I don’t know how I’m going to make my traditional German Christmas Day meal of Roladen without my “old boullion”
            Don’t want to ruin my family tradition….

        • I am also glad you clarified that regarding the soy. I do not have a sensitivity to soy and soy products, including soy lethicin but I do have to take thyroid hormone daily because I had my thyroid removed because of thyroid cancer in 2011 soy I totally avoid anything with any soy, soy products including soy lethicin. You would not believe how much food we normally purchase at the market that contains at least one soy product. I had to throw out so much food in my cupboards and my refrigerator when I saw this and now I am doing my best to replace these things with other soy free products. I even had to get rid of my vegetable oil because it could contain soybeans as one of the vegetable in it. My neighbor appreciated it though. lol.

    • 10.5 Oz cooked ground beef or cooked marinated chicken breast
      5 ounces / 150 g leeks, sliced and well-washed
      7 ounces / 200g carrot, well scrubbed and chopped
      3.5 ounces / 100 g celery
      1 ounce / 30g sun-dried tomatoes
      3.5 ounces / 100g shallots, peeled
      3 medium garlic cloves
      9 ounces / 250g fine grain sea salt
      1.5 ounces / 40 g flat-leaf parsley, loosely chopped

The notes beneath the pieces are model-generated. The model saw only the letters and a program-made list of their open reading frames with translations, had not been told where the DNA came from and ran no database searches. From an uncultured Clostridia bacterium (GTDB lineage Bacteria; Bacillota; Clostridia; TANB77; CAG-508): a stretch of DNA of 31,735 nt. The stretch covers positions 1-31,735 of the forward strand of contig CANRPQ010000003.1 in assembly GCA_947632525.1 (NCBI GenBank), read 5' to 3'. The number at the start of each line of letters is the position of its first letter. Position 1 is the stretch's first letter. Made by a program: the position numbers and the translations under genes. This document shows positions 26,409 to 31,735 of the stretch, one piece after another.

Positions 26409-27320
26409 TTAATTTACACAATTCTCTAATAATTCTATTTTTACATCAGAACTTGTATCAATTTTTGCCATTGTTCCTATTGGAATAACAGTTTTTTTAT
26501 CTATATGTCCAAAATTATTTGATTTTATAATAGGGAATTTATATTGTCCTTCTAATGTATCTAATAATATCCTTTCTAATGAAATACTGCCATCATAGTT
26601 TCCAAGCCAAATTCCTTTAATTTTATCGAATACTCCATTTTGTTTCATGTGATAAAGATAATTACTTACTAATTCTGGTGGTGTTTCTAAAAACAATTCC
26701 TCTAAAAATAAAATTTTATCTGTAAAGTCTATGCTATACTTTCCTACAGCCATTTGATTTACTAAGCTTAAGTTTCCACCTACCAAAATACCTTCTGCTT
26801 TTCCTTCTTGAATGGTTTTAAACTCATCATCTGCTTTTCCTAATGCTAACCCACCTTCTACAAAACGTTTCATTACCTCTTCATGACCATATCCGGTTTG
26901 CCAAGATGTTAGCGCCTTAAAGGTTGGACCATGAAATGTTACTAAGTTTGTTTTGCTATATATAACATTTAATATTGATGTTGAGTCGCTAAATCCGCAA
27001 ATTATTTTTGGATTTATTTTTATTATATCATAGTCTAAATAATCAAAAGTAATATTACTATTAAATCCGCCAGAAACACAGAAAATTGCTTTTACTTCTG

Blend in blender. I keep this recipe in my freezer and scoop as needed. The salt content prevents the from freezing solid.

  6. Thank you so much for this recipe. I don’t think I’ve ever actually made soup from a packet, but pre-wholefoods days, we used to use French Onion Soup mix as seasoning for many things.

    One that comes to mind is French Onion dip – mix a packet of soup mix with 250g cream cheese.

    How much of this homemade mix would be equivelant to a store bought packet?

  7. Ditto, Nancy Russell

    Can’t wait to get the ingredients to make this mix! Yes, I remember the ol’ onion soup mix – add sour cream for a dip, add to beef broth after browning a roast. REALLY good. Ah, the recipes of the 70ies… Thank you, Katie! Appreciate having this staple without the unhealthy stuff! Lisa

  8. This recipe looks great. I used to love adding onion soup mix to my meatloaf. However I too would like to find a soy free and MSG free bouillon. Any suggestions???